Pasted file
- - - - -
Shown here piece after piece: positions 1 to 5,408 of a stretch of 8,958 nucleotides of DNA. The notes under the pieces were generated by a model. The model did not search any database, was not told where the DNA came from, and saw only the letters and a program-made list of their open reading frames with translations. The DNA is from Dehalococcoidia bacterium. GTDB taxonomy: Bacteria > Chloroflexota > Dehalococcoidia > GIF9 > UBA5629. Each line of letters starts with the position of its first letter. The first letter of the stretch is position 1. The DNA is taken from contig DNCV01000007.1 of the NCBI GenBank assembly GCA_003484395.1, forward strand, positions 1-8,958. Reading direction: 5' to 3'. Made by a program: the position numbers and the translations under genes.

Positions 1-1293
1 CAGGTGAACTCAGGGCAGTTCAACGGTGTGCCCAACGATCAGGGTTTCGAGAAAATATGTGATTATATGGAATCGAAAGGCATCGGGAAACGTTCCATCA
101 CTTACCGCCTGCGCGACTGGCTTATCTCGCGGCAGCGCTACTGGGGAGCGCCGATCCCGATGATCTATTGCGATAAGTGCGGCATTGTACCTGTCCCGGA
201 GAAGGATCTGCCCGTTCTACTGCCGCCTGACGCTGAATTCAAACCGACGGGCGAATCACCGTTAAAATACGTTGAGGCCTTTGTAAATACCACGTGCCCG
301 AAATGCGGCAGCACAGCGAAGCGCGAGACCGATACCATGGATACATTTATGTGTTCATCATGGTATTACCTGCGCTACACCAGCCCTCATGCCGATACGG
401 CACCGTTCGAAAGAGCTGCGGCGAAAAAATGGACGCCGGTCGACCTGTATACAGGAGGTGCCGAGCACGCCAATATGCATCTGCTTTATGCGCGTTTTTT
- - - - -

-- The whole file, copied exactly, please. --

Shown here piece after piece: positions 1 to 5,408 of a stretch of 8,958 nucleotides of DNA. The notes under the pieces were generated by a model. The model did not search any database, was not told where the DNA came from, and saw only the letters and a program-made list of their open reading frames with translations. The DNA is from Dehalococcoidia bacterium. GTDB taxonomy: Bacteria > Chloroflexota > Dehalococcoidia > GIF9 > UBA5629. Each line of letters starts with the position of its first letter. The first letter of the stretch is position 1. The DNA is taken from contig DNCV01000007.1 of the NCBI GenBank assembly GCA_003484395.1, forward strand, positions 1-8,958. Reading direction: 5' to 3'. Made by a program: the position numbers and the translations under genes.

Positions 1-1293
1 CAGGTGAACTCAGGGCAGTTCAACGGTGTGCCCAACGATCAGGGTTTCGAGAAAATATGTGATTATATGGAATCGAAAGGCATCGGGAAACGTTCCATCA
101 CTTACCGCCTGCGCGACTGGCTTATCTCGCGGCAGCGCTACTGGGGAGCGCCGATCCCGATGATCTATTGCGATAAGTGCGGCATTGTACCTGTCCCGGA
201 GAAGGATCTGCCCGTTCTACTGCCGCCTGACGCTGAATTCAAACCGACGGGCGAATCACCGTTAAAATACGTTGAGGCCTTTGTAAATACCACGTGCCCG
301 AAATGCGGCAGCACAGCGAAGCGCGAGACCGATACCATGGATACATTTATGTGTTCATCATGGTATTACCTGCGCTACACCAGCCCTCATGCCGATACGG
401 CACCGTTCGAAAGAGCTGCGGCGAAAAAATGGACGCCGGTCGACCTGTATACAGGAGGTGCCGAGCACGCCAATATGCATCTGCTTTATGCGCGTTTTTT